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Serpent Mother is about devotion to the Goddess of Snakes and the importance of divine female power in West Bengal Indian life. The film's focus is the Jhapan Festival, the great celebration of snakes. Shown are festival preparations, the role of traditional arts and crafts in the worship of the Goddess, devotional singing, and an exposition of ritual action. The difficult and complex symbolism of the ritual is explained by the participants themselves. In addition to the commentary, this makes accessible what is, at first glance, exotic and inexplicable behavior.
This film belongs to the Pleasing God series of films about how Hindus worship. These films are studies of the devotional practicies associated with three major deities of the Hindu pantheon. They were made in the small, historic town of Vishnupur, West Bengal - a town of temples, crafts and markets, the center of an old kingdom, and a place where daily life and worship are closely intertwined.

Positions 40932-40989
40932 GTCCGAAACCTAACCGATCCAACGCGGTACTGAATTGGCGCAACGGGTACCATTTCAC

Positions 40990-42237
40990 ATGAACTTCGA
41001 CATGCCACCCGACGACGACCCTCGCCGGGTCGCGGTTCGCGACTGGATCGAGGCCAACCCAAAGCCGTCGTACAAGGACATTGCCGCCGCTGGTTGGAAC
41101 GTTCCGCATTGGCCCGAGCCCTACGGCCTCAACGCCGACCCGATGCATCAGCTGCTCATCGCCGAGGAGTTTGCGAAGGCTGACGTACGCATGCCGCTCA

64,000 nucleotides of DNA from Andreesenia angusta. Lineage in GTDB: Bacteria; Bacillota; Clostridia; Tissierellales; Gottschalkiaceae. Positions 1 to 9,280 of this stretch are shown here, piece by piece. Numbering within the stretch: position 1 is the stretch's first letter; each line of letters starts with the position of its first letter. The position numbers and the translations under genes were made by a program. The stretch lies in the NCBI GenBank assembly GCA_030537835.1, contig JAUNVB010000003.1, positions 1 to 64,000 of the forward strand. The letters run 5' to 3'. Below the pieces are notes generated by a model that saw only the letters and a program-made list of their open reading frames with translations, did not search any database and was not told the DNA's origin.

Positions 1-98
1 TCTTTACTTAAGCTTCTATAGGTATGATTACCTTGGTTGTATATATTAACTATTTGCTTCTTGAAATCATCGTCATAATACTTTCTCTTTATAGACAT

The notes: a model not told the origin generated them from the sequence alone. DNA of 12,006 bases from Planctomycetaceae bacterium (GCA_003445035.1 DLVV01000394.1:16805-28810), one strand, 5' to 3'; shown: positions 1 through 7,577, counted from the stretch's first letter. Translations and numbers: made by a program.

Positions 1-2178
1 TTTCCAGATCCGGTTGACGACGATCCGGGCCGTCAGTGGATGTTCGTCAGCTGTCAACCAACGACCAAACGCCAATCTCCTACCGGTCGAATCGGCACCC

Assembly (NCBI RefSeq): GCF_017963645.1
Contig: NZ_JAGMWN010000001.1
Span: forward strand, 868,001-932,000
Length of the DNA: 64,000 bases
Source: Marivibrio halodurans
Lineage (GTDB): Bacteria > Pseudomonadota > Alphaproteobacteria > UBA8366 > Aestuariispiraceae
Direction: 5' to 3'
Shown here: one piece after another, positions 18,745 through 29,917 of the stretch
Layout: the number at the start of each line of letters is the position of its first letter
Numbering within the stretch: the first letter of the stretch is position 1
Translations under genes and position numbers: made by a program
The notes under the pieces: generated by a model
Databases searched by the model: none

An incredibly in-depth study of Vishnapur by Ákos Östör and Lina Fruzetti can be found at the Wesleyan Learning Objects website. The material directly relating to this film is contained within the Sacred Ritual section under Earth Deities.
Film Festivals, Screenings, Awards
Sinking Creek Film Festival Prize, 1985